Well… the course is well under way and there are already lively discussions starting off in the forums over at the course moodle. The discussion, i’m afraid, is closed, and rightly so i think for an introductory course in emerging tech. I personally like people to get a sense of what they are getting into (although from the posts many of the learners already do) before the decision of whether they want their thoughts and ideas to be in the permanent google record. I realize that this is a controversial position among the open Ed crowd (a crowd, if it were numbered, might include me) but while i ‘believe’ that openness is key for learning, I’m not yet willing to force everyone else into that belief. There is a very specific power in being an instructor, and I think part of the openness and transparency that we hope to acheive in education should include informed choice.
(All the information about what we’re teaching is available at the course wiki)
The first week of the course focuses on the idea of ‘literacies’ and, specifically, those literacies that come into play in the online world. The term ‘literacies’ is a controversial one and the readings from this week were meant to draw out some of those complex and controversial ideas and to get people thinking about what they know and what they think they need to know about ‘things online.’ This of course, prompted one student to immediately object to the idea that we could talk about literacies online as distinct from other kinds of literacies… (we can’t, I agree, but we need to set a context to start the discussion, i chose the word ‘online’ among a host of others because of the nice contrast with ‘offline’ that was fortunately picked up in some other posts… in retrospect ’emerging technologies’ might have been better)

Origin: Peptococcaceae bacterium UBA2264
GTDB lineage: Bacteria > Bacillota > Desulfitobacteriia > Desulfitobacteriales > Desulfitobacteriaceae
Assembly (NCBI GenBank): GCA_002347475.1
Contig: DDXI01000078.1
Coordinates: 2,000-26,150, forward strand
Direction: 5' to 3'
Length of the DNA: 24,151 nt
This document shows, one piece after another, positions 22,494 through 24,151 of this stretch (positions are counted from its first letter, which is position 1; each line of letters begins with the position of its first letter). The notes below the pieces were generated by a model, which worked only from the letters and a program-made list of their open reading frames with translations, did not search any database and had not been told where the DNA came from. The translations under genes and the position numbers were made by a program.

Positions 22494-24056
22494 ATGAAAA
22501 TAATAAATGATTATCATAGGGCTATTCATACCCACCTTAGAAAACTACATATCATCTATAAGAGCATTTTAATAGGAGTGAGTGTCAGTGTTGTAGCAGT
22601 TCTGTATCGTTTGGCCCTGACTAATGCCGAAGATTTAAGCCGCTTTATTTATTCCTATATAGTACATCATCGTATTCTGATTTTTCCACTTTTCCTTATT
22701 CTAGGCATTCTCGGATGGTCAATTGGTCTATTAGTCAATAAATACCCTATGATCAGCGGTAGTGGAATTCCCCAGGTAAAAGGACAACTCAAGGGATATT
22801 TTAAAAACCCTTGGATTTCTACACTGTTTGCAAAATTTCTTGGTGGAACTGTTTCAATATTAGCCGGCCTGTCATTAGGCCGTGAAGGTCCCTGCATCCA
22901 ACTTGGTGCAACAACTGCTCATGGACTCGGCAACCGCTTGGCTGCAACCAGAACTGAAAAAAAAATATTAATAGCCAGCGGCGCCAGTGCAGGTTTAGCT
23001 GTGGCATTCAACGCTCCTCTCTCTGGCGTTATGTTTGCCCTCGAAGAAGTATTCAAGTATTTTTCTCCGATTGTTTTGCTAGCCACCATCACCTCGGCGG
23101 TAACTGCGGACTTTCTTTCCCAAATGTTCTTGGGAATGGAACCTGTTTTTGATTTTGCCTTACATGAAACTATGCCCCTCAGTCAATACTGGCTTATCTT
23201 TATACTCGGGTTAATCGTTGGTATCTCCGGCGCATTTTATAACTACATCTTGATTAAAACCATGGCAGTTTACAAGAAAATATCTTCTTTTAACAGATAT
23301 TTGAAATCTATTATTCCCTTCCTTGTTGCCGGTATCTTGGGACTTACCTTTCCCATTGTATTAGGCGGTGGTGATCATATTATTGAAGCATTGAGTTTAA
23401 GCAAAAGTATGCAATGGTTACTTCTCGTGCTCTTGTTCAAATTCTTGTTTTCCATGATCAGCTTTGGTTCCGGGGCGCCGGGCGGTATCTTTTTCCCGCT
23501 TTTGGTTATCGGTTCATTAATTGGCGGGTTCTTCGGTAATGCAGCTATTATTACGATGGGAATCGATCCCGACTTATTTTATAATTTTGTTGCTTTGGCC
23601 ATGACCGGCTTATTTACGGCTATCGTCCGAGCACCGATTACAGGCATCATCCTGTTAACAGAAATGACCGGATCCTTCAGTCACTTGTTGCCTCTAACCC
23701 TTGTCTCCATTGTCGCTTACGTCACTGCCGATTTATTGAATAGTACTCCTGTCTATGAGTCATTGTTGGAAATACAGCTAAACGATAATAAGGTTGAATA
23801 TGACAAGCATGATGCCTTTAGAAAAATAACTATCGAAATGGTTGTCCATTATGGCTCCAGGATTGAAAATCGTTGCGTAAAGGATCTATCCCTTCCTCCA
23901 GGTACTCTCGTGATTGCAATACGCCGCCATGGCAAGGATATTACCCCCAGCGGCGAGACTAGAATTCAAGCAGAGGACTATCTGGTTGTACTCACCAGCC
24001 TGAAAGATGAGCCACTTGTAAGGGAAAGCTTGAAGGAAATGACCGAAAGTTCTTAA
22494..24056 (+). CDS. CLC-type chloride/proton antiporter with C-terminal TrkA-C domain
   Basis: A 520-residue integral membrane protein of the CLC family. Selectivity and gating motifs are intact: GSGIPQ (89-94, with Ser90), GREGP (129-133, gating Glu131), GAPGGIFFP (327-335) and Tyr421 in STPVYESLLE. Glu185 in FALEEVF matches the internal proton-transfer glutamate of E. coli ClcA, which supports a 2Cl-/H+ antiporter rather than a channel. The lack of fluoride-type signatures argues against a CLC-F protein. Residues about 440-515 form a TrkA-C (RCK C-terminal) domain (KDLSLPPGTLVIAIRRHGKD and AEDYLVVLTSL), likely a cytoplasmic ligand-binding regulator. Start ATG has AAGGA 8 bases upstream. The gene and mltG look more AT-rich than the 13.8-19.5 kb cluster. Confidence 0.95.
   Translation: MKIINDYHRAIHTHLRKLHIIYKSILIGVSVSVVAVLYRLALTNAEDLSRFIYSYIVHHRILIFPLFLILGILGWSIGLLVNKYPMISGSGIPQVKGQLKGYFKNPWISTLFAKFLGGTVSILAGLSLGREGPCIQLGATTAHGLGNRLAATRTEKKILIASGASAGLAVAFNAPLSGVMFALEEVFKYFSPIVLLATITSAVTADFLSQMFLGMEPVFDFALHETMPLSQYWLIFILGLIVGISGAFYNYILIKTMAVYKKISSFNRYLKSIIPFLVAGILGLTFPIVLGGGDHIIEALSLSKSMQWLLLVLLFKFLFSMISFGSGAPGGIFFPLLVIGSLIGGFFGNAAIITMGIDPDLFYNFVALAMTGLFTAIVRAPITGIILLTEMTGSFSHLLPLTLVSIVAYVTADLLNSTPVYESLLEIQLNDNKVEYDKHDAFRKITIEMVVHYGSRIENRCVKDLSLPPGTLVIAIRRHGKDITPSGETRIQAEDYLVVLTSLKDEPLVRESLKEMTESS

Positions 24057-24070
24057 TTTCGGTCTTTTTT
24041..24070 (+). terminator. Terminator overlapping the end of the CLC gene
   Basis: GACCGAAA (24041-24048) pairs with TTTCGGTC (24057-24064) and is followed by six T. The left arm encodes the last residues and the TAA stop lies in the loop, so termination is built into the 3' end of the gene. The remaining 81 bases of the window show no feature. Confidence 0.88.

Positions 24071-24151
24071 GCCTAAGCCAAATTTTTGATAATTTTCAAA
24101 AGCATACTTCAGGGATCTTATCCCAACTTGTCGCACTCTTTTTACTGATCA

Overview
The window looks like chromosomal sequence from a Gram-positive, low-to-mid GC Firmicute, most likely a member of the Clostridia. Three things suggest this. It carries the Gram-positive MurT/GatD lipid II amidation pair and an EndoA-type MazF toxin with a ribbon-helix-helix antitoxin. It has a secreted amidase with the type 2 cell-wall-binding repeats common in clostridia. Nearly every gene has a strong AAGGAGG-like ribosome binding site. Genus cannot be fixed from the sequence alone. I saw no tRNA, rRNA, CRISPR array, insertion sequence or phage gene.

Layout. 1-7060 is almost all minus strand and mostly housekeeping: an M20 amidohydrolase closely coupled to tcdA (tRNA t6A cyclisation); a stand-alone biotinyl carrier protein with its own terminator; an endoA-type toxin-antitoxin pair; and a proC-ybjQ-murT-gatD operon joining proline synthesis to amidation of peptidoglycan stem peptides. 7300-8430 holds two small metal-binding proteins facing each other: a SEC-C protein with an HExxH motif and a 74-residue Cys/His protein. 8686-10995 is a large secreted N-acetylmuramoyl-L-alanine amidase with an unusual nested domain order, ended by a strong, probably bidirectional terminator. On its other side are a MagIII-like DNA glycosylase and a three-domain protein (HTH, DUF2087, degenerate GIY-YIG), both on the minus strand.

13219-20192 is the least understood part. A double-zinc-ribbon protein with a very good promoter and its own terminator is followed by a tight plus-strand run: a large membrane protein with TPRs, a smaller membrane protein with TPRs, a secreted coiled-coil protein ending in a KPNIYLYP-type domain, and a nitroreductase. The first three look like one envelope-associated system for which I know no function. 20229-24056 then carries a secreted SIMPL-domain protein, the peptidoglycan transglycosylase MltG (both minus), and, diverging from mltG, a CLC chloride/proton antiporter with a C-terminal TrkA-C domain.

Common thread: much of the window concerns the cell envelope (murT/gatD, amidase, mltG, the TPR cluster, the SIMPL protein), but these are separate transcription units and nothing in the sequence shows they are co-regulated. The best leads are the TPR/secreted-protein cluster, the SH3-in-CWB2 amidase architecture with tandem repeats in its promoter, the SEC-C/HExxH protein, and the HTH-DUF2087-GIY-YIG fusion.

The interesting thing that happened was that in response to several questions about ‘literacies’ people responded with posts about ‘skills’ using the words as synonyms. My own use of the word literacies (heavily influenced by the authors of the major reading for this week) goes past the ‘how to’ that I see as the major question with the word skill towards understanding and the ability to create meaning from a given situation or event. There is a sense in which there is an interplay of the words skill, knowledge, experience, culture, context and a bunch more in the word literacy and it’s not necessarily useful to ‘define’ it as such as it just tends to create ‘sides’ in an argument rather than forwarding a discussion of a word that will, necessarily, having slightly different meanings to all of us.